Return to content in this issue

 

Lettuce allergy is a lipid transfer syndrome-related food allergy with high risk of severe reactions

Esther Muñoz-García1,2,3, Olga Luengo-Sánchez1,4, Nuria Moreno-Pérez1,4, Javier Cuesta-Herranz5, Carlos Pastor-Vargas2*, Victoria Cardona1,4*

1Allergy Section, Department of Internal Medicine, Hospital Vall d´Hebron, Barcelona, Spain
2Department of Immunology, IIS- Fundación Jimenez Diaz, UAM, Madrid, Spain
3Hospital Universitario de Getafe, Madrid, Spain.
4Allergy Research Unit, Institut de Recerca Vall d’Hebron, Barcelona, Spain
5Department of Allergy, Fundación Jiménez Díaz, Madrid, Spain

J Investig Allergol Clin Immunol 2017; Vol. 27(2)
doi: 10.18176/jiaci.0110

Background: Lipid transfer protein (LTP) sensitization is the most common cause of food allergy in the Mediterranean area, with peach allergy acting as the primary sensitizer in most cases. Lettuce allergy has been reported as a common offending food in patients affected of LTP syndrome.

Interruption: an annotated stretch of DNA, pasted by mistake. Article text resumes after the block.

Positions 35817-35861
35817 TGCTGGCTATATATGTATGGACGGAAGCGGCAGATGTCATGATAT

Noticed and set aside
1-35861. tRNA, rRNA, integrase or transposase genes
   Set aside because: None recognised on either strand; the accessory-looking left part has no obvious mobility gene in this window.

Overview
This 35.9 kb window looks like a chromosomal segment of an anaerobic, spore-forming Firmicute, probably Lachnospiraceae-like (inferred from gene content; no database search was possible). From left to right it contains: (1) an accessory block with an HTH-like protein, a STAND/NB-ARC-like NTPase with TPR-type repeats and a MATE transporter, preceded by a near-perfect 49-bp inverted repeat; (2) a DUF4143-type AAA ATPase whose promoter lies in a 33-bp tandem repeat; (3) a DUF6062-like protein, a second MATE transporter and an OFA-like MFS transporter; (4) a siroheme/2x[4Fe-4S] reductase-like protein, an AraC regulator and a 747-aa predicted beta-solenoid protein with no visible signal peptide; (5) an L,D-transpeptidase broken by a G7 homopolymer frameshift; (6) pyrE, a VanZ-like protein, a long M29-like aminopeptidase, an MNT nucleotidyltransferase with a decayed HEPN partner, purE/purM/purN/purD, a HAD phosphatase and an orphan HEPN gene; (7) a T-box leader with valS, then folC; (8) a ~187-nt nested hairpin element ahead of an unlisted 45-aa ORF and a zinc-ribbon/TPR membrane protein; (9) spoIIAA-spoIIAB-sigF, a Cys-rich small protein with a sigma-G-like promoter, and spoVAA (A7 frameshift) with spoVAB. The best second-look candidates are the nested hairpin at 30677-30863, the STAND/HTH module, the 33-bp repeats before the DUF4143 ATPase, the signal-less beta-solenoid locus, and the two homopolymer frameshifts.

Objectives: The aim of the study was to investigate the frequency of LTP syndrome in a sample of lettuce allergic patients and assess its clinical expression.
Methods: We determined sIgE to Pru p 3 and lettuce in a sample of 30 patients with a diagnosis of lettuce allergy. Symptoms with other LTP-containing plant-derived foods, and the presence of cofactors were assessed.
Results: Clinical symptoms in lettuce allergy were frequently severe, 18/30 patients experiencing anaphylaxis. All patients experienced allergic reactions to other plant-foods. In 13/30 patients, cofactors were involved in clinical reactions. Sensitization to pollens was found in 90% of patients.
Conclusions: Lettuce allergy is not found as an isolated condition, but in the context of an LTP syndrome and is characterized by the severity of reactions and frequent cofactor association.

Key words: Anaphylaxis, Cofactor, Food allergy, Lettuce allergy, Lipid transfer protein, LTP syndrome.